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The Charts Say We're Consolidating At Lower Levels (Technically Speaking For 3/5)

Mar. 05, 2020 12:36 PM ETSPY, QQQ, IWM, IEF5 Comments
Hale Stewart profile picture
Hale Stewart


  • The Reserve Bank of Australia observed that global growth will be lower due to the coronavirus.
  • Former Fed President Yellen observed that the shock from the virus will be temporary.
  • The moving averages of the index-tracking ETFs indicate prices will consolidate at lower levels.

The Reserve Bank of Australia cut rates 25 basis points earlier this week. Here are the bank's observations about the global economic situation (emphasis added):

The coronavirus has clouded the near-term outlook for the global economy and means that global growth in the first half of 2020 will be lower than earlier expected. Prior to the outbreak, there were signs that the slowdown in the global economy that started in 2018 was coming to an end. It is too early to tell how persistent the effects of the coronavirus will be and at what point the global economy will return to an improving path. Policy measures have been announced in several countries, including China, which will help support growth. Inflation remains low almost everywhere and unemployment rates are at multi-decade lows in many countries.

Other central banks and bankers are issuing similar statements. (See the Fed's and The Bank of Canada's recent policy comments.)

Former Fed Chair Janet Yellen added her thoughts to the coronavirus discussion at a recent panel discussion (emphasis added):

“We could see a significant impact on Europe, which has been weak to start with, and it’s just conceivable that it could throw the United States into a recession,” Yellen said Wednesday at an event in Michigan. “If it doesn’t hit in a substantial way in the United States, that’s less likely. We had a pretty solid outlook before this happened -- and there is some risk, but basically I think the U.S. outlook looks pretty good.”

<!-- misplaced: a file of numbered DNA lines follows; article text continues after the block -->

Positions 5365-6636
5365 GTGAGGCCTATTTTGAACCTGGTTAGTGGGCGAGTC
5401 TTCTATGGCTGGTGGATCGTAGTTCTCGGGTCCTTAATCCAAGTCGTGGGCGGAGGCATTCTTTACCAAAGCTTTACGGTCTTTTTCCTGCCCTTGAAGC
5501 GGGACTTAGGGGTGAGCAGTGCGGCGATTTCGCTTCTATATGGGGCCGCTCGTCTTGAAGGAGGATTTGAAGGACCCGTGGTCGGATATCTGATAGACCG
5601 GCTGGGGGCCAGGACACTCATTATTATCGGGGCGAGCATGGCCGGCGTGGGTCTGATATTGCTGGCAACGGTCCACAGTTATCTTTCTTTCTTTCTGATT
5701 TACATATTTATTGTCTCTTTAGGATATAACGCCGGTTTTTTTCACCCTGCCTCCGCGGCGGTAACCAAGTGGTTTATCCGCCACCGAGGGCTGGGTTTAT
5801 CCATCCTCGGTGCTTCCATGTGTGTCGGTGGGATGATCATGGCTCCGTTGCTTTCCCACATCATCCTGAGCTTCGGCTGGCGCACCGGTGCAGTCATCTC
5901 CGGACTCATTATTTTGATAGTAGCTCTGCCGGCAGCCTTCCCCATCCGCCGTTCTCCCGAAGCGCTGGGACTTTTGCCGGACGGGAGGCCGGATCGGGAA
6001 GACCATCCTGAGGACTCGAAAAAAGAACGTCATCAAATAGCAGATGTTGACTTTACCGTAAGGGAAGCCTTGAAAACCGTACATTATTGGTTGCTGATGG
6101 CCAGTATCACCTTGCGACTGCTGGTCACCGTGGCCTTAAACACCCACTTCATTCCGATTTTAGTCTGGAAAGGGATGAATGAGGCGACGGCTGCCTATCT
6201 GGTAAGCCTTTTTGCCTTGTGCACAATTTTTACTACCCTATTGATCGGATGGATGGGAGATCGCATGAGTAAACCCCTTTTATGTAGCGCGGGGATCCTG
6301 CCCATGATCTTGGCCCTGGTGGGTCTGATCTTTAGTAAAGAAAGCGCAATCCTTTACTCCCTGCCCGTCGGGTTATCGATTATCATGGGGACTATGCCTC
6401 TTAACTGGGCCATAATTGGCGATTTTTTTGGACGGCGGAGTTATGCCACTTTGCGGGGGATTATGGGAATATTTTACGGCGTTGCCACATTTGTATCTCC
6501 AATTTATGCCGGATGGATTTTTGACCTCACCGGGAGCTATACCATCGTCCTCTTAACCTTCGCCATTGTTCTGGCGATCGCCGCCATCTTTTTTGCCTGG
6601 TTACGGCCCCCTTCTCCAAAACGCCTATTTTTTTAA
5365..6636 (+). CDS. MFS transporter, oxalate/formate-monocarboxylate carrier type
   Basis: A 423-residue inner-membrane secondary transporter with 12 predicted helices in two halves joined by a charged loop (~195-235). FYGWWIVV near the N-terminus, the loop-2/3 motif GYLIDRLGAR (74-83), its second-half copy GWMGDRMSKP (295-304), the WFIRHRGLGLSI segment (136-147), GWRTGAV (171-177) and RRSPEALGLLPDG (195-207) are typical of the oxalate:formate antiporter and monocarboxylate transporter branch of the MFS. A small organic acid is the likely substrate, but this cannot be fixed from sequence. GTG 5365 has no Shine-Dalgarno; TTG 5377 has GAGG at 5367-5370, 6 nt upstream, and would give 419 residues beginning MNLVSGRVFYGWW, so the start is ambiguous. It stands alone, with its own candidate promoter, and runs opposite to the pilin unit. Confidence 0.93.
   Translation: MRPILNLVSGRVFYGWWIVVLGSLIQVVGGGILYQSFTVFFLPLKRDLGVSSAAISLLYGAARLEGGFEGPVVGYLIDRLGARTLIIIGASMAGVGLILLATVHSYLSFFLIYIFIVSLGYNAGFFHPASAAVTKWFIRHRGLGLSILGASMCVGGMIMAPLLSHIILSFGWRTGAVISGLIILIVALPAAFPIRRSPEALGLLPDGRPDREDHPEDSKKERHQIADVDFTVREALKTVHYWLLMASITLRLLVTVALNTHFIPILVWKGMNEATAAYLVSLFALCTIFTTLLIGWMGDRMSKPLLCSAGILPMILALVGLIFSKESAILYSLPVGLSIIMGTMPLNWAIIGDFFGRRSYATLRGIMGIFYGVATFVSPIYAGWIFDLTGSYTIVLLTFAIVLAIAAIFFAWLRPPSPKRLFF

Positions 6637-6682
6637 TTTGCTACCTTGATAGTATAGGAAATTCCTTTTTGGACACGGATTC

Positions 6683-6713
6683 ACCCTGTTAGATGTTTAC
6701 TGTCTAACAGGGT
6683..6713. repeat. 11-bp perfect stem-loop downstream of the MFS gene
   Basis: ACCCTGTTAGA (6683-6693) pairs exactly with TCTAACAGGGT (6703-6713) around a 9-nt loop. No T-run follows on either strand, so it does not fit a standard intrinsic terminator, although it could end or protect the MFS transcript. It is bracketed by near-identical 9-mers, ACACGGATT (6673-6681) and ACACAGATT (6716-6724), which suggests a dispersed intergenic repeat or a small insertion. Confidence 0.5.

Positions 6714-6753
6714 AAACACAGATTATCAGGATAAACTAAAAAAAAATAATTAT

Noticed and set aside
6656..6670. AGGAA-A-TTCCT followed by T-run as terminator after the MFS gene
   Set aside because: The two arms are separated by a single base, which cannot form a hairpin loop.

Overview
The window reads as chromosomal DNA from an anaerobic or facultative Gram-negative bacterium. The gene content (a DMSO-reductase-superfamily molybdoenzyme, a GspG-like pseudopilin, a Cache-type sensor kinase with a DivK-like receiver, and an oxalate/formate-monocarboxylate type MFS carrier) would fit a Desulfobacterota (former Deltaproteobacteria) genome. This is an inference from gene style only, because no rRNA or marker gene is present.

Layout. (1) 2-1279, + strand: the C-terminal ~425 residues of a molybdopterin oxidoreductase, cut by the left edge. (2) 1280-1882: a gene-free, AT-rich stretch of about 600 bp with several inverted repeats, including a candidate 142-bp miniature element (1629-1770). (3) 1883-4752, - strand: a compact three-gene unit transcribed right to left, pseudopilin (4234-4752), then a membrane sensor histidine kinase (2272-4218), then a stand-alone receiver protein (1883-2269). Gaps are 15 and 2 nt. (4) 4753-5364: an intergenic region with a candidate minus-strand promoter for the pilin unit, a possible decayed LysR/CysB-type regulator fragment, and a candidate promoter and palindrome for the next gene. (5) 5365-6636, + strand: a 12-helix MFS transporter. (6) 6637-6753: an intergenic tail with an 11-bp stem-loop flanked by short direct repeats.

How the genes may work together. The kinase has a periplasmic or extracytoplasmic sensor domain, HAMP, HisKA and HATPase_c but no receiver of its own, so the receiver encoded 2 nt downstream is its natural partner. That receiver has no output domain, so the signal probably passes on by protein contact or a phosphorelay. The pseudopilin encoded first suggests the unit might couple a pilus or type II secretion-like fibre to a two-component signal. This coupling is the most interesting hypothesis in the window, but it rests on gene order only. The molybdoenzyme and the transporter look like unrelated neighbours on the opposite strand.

She did offer this hopeful comment (emphasis added):

Yellen did point out that economists have looked at what’s happened with past epidemics such as the SARS outbreak in 2003, and typically, there’s a short-term impact. “Longer-term, it seems to have relatively little influence, and I think many observers are hoping

This article was written by

Hale Stewart profile picture
Hale Stewart spent 5 years as a bond broker in the late 1990s before returning to law school in the early 2000s. He is currently a tax lawyer in Houston, Texas. He has an LLM in domestic and international taxation (MagnaCumLaude). He is the author of the book The Lifetime Income Security Solution. Follow me on Twitter at @originalbonddadYou can read his legal analysis on his law office's blog.

Analyst’s Disclosure: I/we have no positions in any stocks mentioned, and no plans to initiate any positions within the next 72 hours. I wrote this article myself, and it expresses my own opinions. I am not receiving compensation for it (other than from Seeking Alpha). I have no business relationship with any company whose stock is mentioned in this article.

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Comments (5)

Subprime was contained too.
"Former Fed President Yellen observed that the shock from the virus will be temporary"

This is the same Yellen that said back in 2017:
"I don't believe we'll see another financial crisis in our lifetime"

SP 500 could go 2600~2700 level in next couple weeks ..
xrmfgk profile picture
For the SPY, the MA (200) would be ~255. Others' view a break below 255 as increasing the risk for a further drop to the 240 - 220 range of next support. If reached that would be ~25% decline and likely trigger some buying.
SPY at 156-164 would take us back to tops of 2000 and 2008, which seems unlikely
I'm sightly confused - the S&P 500 200 day EMA is 3077 according to Yahoo, the 200 day SMA about 3050.

How can the 200 day MA be around 2500 if the index hasn't been below about 2700 in over a year?
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